If property owners do not pay on time, the repair cost will be added to their property tax bills.
Councilmember Dana Watson requested that property owners who do not respond to the city’s letter that allows them to choose a one- or three-year payment plan not be charged until after three years.
“I might be middle-class, but trying to afford to live in the City of East Lansing costs a lot of money,” Watson said. “I wouldn’t be able to do $6,000 in 12 months. I wouldn’t want to do it in 36 months.”
Infrastructure Administrator Ron Lacasse said the costs would then have to be carried by the city’s general fund over that three-year period.
Gregg was torn on Watson’s proposal.
“The total strain on the city’s general fund by the time we get through 10 more years of hazardous sidewalks could be into the millions and it would be preferable to have people, if they can afford to pay, to pay early,” she said. “But I know I tend not to pay my bills until I get the second notice because that’s just how my life is structured at the moment.”
Watson’s amendment will be treated as a separate resolution and revisited at a future Council meeting.
Watson also suggested the city revisit the topic when the first round of payments are coming in after a year. She said it’s important to re-examine communications and see how many property owners have paid.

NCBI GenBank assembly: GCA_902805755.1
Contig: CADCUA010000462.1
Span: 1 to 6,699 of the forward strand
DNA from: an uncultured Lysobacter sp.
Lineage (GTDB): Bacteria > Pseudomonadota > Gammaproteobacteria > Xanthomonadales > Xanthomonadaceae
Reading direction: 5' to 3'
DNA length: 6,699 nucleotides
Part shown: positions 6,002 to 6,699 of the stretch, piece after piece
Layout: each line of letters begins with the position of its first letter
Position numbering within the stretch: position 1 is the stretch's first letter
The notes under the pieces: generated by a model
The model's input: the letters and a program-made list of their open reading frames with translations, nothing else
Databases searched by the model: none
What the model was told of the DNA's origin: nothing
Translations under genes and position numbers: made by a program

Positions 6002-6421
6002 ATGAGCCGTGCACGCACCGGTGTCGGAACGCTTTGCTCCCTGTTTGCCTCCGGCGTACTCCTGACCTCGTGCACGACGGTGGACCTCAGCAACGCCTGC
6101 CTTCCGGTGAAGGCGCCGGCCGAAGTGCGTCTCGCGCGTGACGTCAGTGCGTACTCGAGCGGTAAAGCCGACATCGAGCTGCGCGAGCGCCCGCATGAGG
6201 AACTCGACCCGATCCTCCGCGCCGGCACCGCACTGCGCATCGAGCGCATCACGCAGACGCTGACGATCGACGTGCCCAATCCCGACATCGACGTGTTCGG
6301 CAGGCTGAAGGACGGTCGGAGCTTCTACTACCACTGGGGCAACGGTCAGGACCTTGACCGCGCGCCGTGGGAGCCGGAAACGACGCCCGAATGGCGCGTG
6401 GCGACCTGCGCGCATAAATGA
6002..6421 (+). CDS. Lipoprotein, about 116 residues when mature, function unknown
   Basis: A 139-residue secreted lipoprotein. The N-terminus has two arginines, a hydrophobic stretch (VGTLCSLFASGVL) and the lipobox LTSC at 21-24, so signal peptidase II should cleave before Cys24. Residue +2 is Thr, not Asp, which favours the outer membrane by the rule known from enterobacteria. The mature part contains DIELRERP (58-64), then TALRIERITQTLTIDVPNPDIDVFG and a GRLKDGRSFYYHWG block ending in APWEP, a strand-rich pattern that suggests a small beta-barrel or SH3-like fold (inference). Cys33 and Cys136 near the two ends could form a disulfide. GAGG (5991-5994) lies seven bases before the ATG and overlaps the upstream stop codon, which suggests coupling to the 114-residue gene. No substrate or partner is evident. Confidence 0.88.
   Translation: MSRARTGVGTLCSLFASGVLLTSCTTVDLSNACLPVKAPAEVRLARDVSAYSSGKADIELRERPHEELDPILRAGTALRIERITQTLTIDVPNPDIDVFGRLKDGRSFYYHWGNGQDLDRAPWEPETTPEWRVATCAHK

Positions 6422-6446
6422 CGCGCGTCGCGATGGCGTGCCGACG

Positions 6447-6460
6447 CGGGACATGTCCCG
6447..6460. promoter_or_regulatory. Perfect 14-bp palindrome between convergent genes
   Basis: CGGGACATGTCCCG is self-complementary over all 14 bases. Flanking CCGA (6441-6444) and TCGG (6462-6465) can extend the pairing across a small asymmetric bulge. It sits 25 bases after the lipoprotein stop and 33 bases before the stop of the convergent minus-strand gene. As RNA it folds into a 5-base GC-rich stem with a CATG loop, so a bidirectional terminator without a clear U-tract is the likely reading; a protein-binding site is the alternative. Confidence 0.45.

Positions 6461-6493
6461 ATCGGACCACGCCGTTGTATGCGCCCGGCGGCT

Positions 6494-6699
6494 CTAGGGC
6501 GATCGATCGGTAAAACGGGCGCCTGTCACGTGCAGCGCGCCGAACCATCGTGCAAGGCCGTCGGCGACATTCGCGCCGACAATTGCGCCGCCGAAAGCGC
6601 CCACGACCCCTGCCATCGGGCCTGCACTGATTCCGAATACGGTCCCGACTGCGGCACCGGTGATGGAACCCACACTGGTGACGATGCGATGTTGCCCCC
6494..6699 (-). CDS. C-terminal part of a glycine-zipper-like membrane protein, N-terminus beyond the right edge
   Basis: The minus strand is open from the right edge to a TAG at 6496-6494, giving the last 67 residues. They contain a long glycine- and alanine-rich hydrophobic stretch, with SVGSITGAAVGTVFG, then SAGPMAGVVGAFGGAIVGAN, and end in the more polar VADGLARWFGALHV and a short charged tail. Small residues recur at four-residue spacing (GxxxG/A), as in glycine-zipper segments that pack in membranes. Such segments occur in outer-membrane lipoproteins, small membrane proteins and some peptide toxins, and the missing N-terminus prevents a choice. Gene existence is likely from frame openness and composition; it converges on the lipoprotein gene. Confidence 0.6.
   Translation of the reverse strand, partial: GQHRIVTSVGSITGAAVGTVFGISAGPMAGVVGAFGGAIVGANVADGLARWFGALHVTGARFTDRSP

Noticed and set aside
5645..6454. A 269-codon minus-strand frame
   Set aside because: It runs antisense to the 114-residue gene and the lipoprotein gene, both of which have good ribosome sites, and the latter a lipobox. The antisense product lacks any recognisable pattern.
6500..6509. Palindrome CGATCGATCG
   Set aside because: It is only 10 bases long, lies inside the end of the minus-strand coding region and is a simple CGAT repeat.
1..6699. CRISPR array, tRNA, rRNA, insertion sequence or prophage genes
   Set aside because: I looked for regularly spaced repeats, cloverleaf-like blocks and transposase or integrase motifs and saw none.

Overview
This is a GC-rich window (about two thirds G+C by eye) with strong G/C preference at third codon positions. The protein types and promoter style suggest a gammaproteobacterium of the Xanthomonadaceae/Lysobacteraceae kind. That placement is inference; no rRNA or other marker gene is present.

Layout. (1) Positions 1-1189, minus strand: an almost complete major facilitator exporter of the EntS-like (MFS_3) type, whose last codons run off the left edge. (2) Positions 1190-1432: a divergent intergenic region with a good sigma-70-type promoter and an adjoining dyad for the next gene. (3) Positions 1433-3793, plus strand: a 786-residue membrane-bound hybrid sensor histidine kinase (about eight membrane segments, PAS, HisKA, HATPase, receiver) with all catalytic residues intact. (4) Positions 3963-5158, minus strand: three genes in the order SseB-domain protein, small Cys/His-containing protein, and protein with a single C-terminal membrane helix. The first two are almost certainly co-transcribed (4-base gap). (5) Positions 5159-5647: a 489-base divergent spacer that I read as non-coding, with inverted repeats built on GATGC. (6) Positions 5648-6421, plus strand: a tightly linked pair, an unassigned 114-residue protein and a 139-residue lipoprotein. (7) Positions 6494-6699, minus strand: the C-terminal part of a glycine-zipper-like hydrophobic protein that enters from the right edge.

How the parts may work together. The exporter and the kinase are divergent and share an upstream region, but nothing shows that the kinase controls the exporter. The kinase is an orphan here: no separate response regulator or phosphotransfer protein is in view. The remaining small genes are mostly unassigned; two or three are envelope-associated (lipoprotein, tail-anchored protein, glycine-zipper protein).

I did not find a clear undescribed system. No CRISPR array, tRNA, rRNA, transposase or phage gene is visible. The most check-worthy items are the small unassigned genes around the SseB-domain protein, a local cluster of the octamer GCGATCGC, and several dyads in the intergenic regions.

One resident said the language in the letter requesting payments for repairs seemed “threatening” and Gregg said this is a common complaint. Lacasse said the language in the letter was written two city attorneys ago. Gregg asked current City Attorney Anthony (Tony) Chubb to review the letter to see if it can be made more “gentle.”
City gives unanimous approval of FY 2024 budget.
After weeks of long work sessions dedicated to fleshing out the FY24 budget under the leadership of Audrey Kincade in the Finance Department, Council’s unanimous approval was met by a room of applauding staff members.
The most significant discussion before approval originated from a request by Garcia, who wanted more funding to the police department to hire more officers.
Garcia was concerned about the number of officers being redirected from their regular beats to fill special roles, like the downtown officer and youth engagement officer highlighted during Police Chief Kim Johnson’s budget presentation. Garcia asked that money be set aside for another officer, one who would be hired in addition to the two new officers requested in the initial budget.
Garcia suggested paying for the new position using money from the American Rescue Plan Act (ARPA). Brookover pointed out that Council was not voting on how to use those funds at this meeting. Brookover agreed more police are needed and said he might even suggest adding two officers.
In the discussion, Bacon and Garcia floated the idea of hiring up to 10 more officers, and Bacon and Gregg both said there are several departments that could use more funding. Gregg said the city is asking a lot out of its staff and may need to recognize it needs “more people and fewer projects.”
Brookover agreed but said it makes sense to pass the budget now and amend it later on, if necessary.